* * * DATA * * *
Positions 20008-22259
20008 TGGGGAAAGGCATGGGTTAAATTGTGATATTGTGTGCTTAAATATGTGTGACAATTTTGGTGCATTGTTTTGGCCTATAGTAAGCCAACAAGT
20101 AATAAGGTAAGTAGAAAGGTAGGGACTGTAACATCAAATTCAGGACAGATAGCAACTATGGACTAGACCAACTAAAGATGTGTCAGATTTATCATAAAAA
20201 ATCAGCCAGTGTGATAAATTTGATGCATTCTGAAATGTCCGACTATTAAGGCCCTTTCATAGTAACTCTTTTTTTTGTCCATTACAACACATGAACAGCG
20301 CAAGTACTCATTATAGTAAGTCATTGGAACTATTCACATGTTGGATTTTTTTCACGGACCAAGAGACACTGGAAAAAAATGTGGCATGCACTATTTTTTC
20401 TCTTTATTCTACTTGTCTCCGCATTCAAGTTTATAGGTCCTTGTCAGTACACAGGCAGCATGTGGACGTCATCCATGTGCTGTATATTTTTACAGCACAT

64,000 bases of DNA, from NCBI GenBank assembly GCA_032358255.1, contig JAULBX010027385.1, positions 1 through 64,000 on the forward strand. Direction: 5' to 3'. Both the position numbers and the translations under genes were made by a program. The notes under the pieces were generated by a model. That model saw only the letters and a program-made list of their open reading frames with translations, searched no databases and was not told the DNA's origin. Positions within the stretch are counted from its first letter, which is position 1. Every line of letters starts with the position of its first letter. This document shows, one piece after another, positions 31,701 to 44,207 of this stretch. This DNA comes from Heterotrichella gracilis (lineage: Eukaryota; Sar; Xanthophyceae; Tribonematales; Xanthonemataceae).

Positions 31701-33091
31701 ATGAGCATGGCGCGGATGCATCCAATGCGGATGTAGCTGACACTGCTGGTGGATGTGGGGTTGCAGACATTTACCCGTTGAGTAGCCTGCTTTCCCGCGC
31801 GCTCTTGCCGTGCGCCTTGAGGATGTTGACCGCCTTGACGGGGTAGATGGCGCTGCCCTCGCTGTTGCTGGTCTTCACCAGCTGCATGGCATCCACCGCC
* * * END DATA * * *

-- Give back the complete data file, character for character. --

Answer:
Positions 20008-22259
20008 TGGGGAAAGGCATGGGTTAAATTGTGATATTGTGTGCTTAAATATGTGTGACAATTTTGGTGCATTGTTTTGGCCTATAGTAAGCCAACAAGT
20101 AATAAGGTAAGTAGAAAGGTAGGGACTGTAACATCAAATTCAGGACAGATAGCAACTATGGACTAGACCAACTAAAGATGTGTCAGATTTATCATAAAAA
20201 ATCAGCCAGTGTGATAAATTTGATGCATTCTGAAATGTCCGACTATTAAGGCCCTTTCATAGTAACTCTTTTTTTTGTCCATTACAACACATGAACAGCG
20301 CAAGTACTCATTATAGTAAGTCATTGGAACTATTCACATGTTGGATTTTTTTCACGGACCAAGAGACACTGGAAAAAAATGTGGCATGCACTATTTTTTC
20401 TCTTTATTCTACTTGTCTCCGCATTCAAGTTTATAGGTCCTTGTCAGTACACAGGCAGCATGTGGACGTCATCCATGTGCTGTATATTTTTACAGCACAT

64,000 bases of DNA, from NCBI GenBank assembly GCA_032358255.1, contig JAULBX010027385.1, positions 1 through 64,000 on the forward strand. Direction: 5' to 3'. Both the position numbers and the translations under genes were made by a program. The notes under the pieces were generated by a model. That model saw only the letters and a program-made list of their open reading frames with translations, searched no databases and was not told the DNA's origin. Positions within the stretch are counted from its first letter, which is position 1. Every line of letters starts with the position of its first letter. This document shows, one piece after another, positions 31,701 to 44,207 of this stretch. This DNA comes from Heterotrichella gracilis (lineage: Eukaryota; Sar; Xanthophyceae; Tribonematales; Xanthonemataceae).

Positions 31701-33091
31701 ATGAGCATGGCGCGGATGCATCCAATGCGGATGTAGCTGACACTGCTGGTGGATGTGGGGTTGCAGACATTTACCCGTTGAGTAGCCTGCTTTCCCGCGC
31801 GCTCTTGCCGTGCGCCTTGAGGATGTTGACCGCCTTGACGGGGTAGATGGCGCTGCCCTCGCTGTTGCTGGTCTTCACCAGCTGCATGGCATCCACCGCC